According to American author Marian Roach Smith's definition, "Memoirs are selections from your life story, shaped by theme, driven by a few burning questions.  So the question the reader brings is: why these bits of your life? The answer to that question will lead you to your opening." See her website for more gems about this genre that I love to read and strive to write well. One part of my life that  I enjoyed was the post-adolescent period of adventure, spent in Paris, France, and travelling throughout Europe and into the USSR during the "Cold War" years. However it was the Inner Journeying that I had to set out on after I returned to Australia that forms the important part of my memoir. I now wonder if these two journeys are too much to include in one memoir?

The Inner Journey

I had, for a long while, been addicted to self development. It was like peeling onion layers; more were always waiting for you to deal with. But I was determined to recover from the effects of crippling emotional baggage I'd carried since childhood. I’d felt an outsider most of my life, especially at school, even though there were times when I was popular. I rarely felt happy inside, even though I had a smile on my face much of the time. It started in early childhood. I wasn’t as bright as my older brother and younger sister; I wasn’t as pretty as my two younger sisters. Mum didn't actually say the words, but when she talked, and she talked a lot,  I read between the lines: 'He's a genius... she's pretty...' etc etc. There was more to it than that, there always is...  But I grew up believing I was unworthy: stupid, ugly. It was all untrue and  I couldn't shake it off as I grew. I believed it at my core. The change in me started around the time leading up to, and immediately after, my father’s stroke. It would take a long time, and much inner work on my part, to rid me of the bad feelings I carried about myself.

Are you afraid of Death?

When I was sixteen, a boyfriend said during one of our many debates on the existence or not of God: "What if we decide not to believe, and wake up one day to realise we were wrong all along. Maybe we should hedge our bets just in case." I tried to do that, but I was the original "Doubting Thomas". I went through periods of believing in a higher being; then sometimes my belief would evaporate like the morning dew, just as quickly as it had appeared. Now I realise that "the truth" might be outside of our limited human understanding. I like the introduction to the following trailer, but would take issue with it as it progresses. The conclusions are very depressing. It speaks to the head, and not to the heart, as it draws to its dark conclusions. It is not recommended that you watch the complete video, unless, of course, that you agree with its premises.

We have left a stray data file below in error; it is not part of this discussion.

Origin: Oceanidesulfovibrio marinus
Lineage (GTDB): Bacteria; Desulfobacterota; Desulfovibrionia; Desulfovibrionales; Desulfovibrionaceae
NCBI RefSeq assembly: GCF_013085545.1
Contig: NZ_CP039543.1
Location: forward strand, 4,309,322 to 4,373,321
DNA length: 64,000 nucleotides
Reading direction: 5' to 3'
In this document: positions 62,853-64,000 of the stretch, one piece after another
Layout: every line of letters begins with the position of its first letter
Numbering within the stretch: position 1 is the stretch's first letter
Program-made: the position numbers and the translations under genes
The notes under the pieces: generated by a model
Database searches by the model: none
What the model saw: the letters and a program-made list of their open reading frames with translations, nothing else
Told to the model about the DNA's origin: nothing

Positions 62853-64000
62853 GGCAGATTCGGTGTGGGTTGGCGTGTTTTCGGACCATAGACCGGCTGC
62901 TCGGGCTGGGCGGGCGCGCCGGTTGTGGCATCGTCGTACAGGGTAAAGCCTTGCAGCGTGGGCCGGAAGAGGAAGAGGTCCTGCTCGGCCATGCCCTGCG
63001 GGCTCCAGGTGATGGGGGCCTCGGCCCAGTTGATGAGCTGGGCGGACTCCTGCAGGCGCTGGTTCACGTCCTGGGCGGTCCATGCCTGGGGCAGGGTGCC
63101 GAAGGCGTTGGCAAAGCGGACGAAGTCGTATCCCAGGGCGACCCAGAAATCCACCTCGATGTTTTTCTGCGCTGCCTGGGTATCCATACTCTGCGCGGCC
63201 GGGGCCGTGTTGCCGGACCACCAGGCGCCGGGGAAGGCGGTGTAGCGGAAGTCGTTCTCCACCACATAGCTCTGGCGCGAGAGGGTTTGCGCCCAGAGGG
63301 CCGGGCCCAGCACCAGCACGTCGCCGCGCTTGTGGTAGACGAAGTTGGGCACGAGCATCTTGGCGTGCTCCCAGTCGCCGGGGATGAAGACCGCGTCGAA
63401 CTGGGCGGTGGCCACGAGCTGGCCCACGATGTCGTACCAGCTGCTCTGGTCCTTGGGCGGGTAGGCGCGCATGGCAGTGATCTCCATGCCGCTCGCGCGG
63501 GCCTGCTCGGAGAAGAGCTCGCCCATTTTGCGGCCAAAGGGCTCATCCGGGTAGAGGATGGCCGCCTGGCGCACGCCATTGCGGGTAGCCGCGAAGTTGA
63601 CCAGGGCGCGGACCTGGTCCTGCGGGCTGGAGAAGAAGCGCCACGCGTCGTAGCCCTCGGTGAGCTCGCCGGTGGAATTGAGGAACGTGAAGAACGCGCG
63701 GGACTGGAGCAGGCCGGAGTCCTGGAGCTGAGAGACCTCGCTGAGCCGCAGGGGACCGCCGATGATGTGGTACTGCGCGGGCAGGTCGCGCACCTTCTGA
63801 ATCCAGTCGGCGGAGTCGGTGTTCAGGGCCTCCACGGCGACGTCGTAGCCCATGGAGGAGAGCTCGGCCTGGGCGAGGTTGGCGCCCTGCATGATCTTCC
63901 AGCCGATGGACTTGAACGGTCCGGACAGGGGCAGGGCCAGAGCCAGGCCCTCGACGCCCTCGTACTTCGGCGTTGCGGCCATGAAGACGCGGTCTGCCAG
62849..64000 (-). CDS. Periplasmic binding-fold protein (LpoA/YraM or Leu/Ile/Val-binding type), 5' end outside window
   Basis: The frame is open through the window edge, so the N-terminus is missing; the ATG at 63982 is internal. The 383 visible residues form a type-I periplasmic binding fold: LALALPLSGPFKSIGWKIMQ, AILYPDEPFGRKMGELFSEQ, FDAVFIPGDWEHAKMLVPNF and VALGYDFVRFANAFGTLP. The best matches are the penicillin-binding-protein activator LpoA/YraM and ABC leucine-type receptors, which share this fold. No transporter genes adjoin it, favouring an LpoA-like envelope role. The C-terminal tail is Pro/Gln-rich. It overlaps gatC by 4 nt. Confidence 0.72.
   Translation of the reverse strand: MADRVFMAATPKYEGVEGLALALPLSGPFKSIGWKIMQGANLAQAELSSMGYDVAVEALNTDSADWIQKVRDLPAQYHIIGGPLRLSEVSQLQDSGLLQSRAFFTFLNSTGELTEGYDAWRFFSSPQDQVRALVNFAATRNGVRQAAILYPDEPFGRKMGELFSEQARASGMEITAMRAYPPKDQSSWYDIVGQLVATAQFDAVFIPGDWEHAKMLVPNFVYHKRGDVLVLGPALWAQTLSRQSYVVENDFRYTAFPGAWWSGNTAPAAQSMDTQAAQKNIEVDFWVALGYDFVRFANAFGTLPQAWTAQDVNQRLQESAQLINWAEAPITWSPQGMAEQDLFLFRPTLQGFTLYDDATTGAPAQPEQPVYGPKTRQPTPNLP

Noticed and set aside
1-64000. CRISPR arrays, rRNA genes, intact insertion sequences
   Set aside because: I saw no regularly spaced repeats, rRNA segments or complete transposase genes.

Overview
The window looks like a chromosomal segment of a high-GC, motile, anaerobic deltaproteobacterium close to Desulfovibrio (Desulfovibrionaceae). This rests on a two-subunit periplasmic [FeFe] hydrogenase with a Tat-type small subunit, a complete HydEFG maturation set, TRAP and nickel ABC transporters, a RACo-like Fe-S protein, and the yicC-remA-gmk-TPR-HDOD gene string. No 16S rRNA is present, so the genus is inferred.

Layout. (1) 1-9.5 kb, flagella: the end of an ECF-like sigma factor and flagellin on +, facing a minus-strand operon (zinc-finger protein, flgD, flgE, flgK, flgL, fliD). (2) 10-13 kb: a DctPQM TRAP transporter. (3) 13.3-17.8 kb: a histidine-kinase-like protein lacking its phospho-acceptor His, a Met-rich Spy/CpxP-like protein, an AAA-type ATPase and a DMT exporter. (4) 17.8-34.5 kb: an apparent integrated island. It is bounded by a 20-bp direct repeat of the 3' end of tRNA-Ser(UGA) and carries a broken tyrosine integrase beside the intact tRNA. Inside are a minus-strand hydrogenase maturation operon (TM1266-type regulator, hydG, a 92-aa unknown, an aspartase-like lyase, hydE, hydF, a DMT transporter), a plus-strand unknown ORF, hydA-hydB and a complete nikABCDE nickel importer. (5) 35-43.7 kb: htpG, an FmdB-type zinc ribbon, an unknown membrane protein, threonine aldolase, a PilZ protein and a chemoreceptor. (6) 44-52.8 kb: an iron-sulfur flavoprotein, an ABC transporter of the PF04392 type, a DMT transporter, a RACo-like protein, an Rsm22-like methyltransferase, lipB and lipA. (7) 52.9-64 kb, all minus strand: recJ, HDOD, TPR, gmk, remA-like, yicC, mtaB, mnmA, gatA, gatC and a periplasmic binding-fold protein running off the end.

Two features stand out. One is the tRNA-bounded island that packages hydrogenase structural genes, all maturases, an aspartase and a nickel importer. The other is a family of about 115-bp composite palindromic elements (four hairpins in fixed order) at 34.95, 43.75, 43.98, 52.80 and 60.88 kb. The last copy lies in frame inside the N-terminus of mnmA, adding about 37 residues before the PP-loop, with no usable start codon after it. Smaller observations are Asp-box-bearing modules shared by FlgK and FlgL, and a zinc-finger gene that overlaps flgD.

[caption id="attachment_11651" align="alignleft" width="212"] An Early American Feminist[/caption] [caption id="attachment_11644" align="alignleft" width="220"] An Early English Feminist[/caption] [caption id="attachment_11643" align="alignnone" width="186"] An Australian Feminist[/caption] THE SECOND WAVE OF FEMINISM: THE SEVENTIES: It was the best of times, it was the worst of times...

[caption id="attachment_11679" align="alignright" width="200"]this-house-of-grief This House of Grief[/caption] [caption id="attachment_11678" align="alignright" width="211"]the-first-stone-cover-1995 The First Stone 1995[/caption] [caption id="attachment_11683" align="alignright" width="196"]garners-first-novel Monkey Grip 1977[/caption]

Congratulations to Helen Garner

Helen Garner, one of my favourite Australian writers, deserves this hurrah. She writes across genres, and has recently won the prestigious Windham-Campbell prize for non-fiction. When she received an email asking for her telephone number from someone at Yale University, she thought it was a case of spam. This brings great validation to her as a writer, as well as $US150, 000 in prize money. The judges' citation  stated: "Helen Garner brings acute observations and narrative skill to bear on the conflicts and tragedies of contemporary Australian life".

A Genteel Ghost

a true story by Roger Britton
I never believed in ghosts before, but now I am not quite sure … perhaps a "presence" is what I mean ... St Mary’s Convent and school, in Warren, central New South Wales, had been the home for Josephite nuns for over one hundred years. A shortage of vocations meant that they could no longer staff the school. I had accepted the position of the new lay Principal. This old, two-storey convent, with its iron lacework verandahs, was to be our home. With my wife, Angela and our four children, we moved in during the Christmas holidays of 1977. A willing band of excited children carted bedding, toys and toiletry items up the stairs. Angela unpacked and set about organising the kitchen boxes and food, knowing that hunger would soon call us to table. [caption id="attachment_11694" align="aligncenter" width="619"]convent-building-warren The Lovely Old Convent Building in Warren[/caption]